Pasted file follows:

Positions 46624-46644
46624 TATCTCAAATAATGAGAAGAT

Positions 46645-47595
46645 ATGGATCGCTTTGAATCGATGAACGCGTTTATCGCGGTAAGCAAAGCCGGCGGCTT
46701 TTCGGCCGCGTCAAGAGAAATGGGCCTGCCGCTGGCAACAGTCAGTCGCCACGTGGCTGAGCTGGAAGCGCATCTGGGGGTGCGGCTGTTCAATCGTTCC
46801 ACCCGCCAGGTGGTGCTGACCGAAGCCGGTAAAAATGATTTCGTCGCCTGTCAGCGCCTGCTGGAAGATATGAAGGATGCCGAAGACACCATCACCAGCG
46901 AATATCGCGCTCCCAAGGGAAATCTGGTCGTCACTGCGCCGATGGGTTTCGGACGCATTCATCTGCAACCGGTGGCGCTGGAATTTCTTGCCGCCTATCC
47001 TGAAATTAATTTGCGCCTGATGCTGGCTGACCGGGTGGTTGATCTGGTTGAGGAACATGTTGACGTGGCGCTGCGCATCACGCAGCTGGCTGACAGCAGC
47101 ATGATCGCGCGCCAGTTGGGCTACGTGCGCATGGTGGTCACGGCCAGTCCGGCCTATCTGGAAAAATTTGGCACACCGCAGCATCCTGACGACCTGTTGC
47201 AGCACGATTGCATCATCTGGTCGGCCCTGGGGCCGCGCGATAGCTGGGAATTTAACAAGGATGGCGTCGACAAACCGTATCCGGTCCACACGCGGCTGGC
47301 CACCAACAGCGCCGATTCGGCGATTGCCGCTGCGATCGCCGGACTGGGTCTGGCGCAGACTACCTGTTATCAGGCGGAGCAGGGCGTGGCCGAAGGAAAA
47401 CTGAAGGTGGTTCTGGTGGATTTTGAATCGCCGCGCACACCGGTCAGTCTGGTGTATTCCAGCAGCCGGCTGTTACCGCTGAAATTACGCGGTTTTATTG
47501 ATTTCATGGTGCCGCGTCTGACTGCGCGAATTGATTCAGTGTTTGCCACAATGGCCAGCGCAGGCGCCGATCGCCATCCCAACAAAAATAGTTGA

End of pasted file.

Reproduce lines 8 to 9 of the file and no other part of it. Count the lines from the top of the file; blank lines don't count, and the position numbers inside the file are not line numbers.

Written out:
47001 TGAAATTAATTTGCGCCTGATGCTGGCTGACCGGGTGGTTGATCTGGTTGAGGAACATGTTGACGTGGCGCTGCGCATCACGCAGCTGGCTGACAGCAGC
47101 ATGATCGCGCGCCAGTTGGGCTACGTGCGCATGGTGGTCACGGCCAGTCCGGCCTATCTGGAAAAATTTGGCACACCGCAGCATCCTGACGACCTGTTGC